One million more California students will be connected to internet and receive computers

California Superintendent of Public Instruction Tony Thurmond announced on Wednesday that the California Department of Education is working with Apple and T-Mobile to connect up to one million students with technology and internet services as most schools across are starting the next school year in distance learning.

At least 100,000 devices can be ready to arrive through the back-to-school time frame, according to Apple and T-Mobile. The companies expect to be filled by the rest of the school district orders through the end of this year.

The Department of Education's partnership with Apple and T-Mobile comes as the Governor’s Office and lawmakers included $5.3 billion in one-time funding in the state budget for schools to strengthen distance learning heading into the same year.

Oakland leaders are launching a $12.5-million fundraising campaign to close the digital divide.

Thurmond said these funds can be used immediately for purchasing needed technology. Under the arrangement, T-Mobile will provide discounted service and Apple is offering special pricing for iPad + cellular, which has been available to schools on top of its education volume pricing.

The price for an iPad and connectivity for a year could cost about $580 per student.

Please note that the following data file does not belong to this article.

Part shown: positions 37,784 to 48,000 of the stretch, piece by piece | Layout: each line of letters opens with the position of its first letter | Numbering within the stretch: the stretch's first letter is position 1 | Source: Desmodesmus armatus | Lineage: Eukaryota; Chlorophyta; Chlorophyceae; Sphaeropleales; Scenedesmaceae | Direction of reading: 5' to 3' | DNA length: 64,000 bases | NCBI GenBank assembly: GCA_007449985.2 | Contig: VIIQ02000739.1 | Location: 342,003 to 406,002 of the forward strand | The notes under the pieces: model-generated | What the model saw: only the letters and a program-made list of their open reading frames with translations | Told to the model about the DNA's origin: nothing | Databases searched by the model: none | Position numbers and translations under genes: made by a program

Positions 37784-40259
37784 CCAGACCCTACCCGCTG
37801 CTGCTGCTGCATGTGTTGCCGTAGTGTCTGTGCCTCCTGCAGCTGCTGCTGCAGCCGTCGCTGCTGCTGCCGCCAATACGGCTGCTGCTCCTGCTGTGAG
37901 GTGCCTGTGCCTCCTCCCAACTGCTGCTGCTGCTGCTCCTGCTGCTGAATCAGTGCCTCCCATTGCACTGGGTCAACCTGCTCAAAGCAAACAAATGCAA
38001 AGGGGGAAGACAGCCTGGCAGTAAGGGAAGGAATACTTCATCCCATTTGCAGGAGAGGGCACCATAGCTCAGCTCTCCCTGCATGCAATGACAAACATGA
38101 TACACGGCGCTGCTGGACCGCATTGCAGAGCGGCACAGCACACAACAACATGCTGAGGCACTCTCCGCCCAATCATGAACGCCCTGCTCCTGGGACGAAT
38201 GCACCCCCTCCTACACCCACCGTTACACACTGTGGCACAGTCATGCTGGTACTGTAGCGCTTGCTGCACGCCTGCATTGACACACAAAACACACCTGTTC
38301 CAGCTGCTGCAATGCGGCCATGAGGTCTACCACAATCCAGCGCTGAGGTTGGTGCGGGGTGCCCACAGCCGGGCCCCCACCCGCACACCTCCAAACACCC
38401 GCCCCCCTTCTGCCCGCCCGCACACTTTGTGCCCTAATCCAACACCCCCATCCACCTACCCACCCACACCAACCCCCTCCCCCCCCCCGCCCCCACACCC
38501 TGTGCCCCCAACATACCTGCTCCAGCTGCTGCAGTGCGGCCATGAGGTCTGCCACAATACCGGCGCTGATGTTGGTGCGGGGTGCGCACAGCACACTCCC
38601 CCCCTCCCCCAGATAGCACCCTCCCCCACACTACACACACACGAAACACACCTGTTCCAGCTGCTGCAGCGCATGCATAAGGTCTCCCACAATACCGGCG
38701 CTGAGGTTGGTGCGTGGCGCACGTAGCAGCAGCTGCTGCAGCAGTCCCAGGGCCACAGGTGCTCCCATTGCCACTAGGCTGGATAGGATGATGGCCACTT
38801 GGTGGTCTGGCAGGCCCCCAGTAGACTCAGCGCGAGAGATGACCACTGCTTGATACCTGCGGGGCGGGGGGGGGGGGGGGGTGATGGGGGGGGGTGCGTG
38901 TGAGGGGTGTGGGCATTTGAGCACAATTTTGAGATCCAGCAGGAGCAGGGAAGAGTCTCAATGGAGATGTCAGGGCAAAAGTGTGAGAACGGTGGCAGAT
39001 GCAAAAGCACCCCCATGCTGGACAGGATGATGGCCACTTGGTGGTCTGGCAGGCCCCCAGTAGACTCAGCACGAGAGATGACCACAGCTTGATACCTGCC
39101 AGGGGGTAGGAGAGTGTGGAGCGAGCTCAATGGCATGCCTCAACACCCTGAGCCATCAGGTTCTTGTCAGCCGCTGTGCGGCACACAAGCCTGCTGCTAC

At a recent news conference, Thurmond said there were still "hundreds of thousands" of students who still don't have adequate technology at home, whether it be computers or internet access. California has six million public school students, and Thurmond said that 97% of the schools plan to open with remote learning. 

Apple's Professional Learning team will also be helping teachers and providing weekly virtual training sessions for free. Since March, Apple has led more than 150,000 educator coaching sessions worldwide.

 T-Mobile has already connected hundreds of thousands of kids for virtual learning in over 300 school districts nationwide, the company said.

“Education is the great leveler in our society but only if everyone can access it. The pandemic has exposed just how widespread and detrimental the digital divide really is for millions of children in this country,” said Mike Katz, a T-Mobile vice president. 

At a news conference, Katz acknowledged that not all communities have T-Mobile, but he did say his company covers "99%" of California. 

The California Department of Education will provide instructions to school districts to submit orders to Apple and T-Mobile. 

This story was reported in Oakland, Calif.